concurrent with recognition of related premium revenue.
Total premiums include an estimate of premiums for policies that have been
issued by branches and agents, but not reported to the Company as of the balance
sheet date. To determine the estimated premiums, the Company uses historical
experience, as well as other factors, to make certain assumptions about the
average elapsed time between the policy effective date and the date the policies
are reported. Reporting lag times vary by market. In certain markets, the lag
time may be very short, but in others, can be as high as 100 days. From time to
time, the Company adjusts the inputs to the estimation process as branches and
agents report transactions and new information becomes available. The Company
reviews and adjusts lag time estimates periodically, using historical experience
and other factors, and reflects any adjustments in the result of operations in
the period in which new information becomes available.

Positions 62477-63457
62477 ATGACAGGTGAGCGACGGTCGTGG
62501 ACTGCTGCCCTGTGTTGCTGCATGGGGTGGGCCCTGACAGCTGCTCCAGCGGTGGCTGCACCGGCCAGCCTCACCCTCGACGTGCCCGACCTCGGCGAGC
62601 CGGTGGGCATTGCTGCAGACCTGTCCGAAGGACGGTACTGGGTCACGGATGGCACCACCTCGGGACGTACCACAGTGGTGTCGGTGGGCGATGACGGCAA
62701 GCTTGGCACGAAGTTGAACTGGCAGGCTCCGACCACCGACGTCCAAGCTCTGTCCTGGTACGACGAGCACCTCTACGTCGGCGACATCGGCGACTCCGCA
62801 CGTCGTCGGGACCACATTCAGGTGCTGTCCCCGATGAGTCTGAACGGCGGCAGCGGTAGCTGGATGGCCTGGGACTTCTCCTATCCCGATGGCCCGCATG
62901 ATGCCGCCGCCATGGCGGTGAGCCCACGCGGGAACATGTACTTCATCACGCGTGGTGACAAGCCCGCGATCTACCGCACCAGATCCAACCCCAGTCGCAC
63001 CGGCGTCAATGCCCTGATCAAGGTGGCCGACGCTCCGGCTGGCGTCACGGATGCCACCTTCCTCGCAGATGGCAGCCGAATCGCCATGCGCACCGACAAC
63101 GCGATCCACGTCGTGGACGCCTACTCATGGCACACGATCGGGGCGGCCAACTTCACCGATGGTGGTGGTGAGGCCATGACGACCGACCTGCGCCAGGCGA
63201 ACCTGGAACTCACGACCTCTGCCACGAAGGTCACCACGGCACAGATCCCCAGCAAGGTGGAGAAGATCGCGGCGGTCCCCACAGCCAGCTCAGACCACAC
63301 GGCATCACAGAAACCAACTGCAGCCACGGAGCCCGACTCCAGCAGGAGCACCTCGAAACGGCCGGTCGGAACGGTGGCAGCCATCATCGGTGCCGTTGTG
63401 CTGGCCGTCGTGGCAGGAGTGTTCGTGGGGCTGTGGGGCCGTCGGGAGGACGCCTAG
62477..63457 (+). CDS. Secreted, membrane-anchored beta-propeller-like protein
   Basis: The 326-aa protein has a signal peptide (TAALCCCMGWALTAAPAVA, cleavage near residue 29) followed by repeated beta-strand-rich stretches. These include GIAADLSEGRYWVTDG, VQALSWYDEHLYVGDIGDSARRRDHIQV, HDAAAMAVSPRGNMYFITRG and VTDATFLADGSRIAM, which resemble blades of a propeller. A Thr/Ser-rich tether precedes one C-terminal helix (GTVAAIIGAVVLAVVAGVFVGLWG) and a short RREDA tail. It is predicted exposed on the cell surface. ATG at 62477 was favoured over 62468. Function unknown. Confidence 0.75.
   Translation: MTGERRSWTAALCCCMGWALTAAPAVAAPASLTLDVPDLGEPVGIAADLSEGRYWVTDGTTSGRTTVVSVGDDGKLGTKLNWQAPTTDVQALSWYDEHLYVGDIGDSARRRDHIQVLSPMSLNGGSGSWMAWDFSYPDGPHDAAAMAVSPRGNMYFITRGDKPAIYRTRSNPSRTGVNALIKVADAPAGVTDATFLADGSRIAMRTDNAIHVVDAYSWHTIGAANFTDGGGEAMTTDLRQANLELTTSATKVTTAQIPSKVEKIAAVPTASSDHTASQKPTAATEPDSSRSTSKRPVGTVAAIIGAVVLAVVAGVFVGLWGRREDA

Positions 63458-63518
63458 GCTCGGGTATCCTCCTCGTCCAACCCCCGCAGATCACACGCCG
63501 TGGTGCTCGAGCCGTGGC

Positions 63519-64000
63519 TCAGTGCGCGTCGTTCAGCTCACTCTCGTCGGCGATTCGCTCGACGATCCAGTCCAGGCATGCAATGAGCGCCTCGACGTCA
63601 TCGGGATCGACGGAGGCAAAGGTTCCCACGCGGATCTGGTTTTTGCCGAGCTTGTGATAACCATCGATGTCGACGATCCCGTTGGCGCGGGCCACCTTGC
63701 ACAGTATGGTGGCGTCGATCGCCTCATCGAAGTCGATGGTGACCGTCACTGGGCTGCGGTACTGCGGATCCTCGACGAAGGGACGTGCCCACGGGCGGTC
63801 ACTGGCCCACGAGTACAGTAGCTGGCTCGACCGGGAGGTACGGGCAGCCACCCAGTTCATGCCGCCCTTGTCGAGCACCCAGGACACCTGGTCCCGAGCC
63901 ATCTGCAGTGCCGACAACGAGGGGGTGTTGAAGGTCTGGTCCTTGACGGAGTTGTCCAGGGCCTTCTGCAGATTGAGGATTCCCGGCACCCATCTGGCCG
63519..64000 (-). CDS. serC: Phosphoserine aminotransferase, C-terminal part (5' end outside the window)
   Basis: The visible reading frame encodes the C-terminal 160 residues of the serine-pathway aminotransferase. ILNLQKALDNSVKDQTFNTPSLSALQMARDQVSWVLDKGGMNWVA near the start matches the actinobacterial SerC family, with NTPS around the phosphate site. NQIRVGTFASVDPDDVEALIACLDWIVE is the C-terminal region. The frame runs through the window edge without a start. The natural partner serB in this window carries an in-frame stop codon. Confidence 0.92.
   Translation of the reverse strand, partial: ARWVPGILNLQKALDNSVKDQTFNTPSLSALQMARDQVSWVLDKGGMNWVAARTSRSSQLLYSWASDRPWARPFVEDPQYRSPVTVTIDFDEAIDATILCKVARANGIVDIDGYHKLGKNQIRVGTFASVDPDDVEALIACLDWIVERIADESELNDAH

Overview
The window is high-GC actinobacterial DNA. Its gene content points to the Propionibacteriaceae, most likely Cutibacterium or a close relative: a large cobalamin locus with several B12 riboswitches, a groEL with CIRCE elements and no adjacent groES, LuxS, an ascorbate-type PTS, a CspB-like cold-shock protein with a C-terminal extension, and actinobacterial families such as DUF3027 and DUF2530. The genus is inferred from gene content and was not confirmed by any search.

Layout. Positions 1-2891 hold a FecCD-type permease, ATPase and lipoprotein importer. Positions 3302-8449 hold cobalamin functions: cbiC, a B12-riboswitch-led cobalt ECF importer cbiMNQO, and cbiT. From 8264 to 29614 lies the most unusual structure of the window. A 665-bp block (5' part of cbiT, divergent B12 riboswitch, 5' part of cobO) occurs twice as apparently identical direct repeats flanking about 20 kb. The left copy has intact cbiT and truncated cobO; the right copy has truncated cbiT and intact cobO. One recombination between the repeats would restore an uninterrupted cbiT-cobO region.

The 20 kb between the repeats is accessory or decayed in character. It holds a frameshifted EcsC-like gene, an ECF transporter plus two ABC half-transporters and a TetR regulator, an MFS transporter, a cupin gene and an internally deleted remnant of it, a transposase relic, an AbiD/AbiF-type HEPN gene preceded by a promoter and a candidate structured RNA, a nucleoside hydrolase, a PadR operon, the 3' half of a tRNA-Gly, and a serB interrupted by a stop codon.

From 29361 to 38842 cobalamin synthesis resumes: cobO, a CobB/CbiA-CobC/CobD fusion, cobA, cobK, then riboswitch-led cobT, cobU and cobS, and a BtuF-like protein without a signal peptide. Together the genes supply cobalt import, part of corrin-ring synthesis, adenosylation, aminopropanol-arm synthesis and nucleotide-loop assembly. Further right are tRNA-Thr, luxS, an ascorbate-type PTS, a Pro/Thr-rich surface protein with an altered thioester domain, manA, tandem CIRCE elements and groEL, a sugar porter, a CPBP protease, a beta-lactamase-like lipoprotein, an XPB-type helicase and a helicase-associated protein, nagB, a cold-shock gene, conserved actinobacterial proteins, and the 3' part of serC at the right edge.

Quarterly, the Company evaluates the collectability of receivables. Write-offs
of receivables have not been material to the Company.
Valuation, Impairment and Credit Losses of Investments in Securities
classified as available-for-sale and reported at estimated fair value with
unrealized gains and losses, net of tax and adjusted for other-than-temporary
declines in fair value, reported as accumulated other comprehensive income.
Securities are regularly reviewed for differences between the cost and estimated
fair value of each security for factors that may indicate that a decline in fair
value is other-than-temporary. In evaluating available-for-sale fixed maturity
securities in unrealized loss positions for impairment and the criteria
regarding its intent or requirement to sell such securities, the Company
considers the extent to which estimated fair value is less than amortized cost,
whether the securities are issued by the federal government or its agencies,
whether downgrades by bond rating agencies have occurred, and the results of
reviews of the issuers’ financial condition, among other factors. If the Company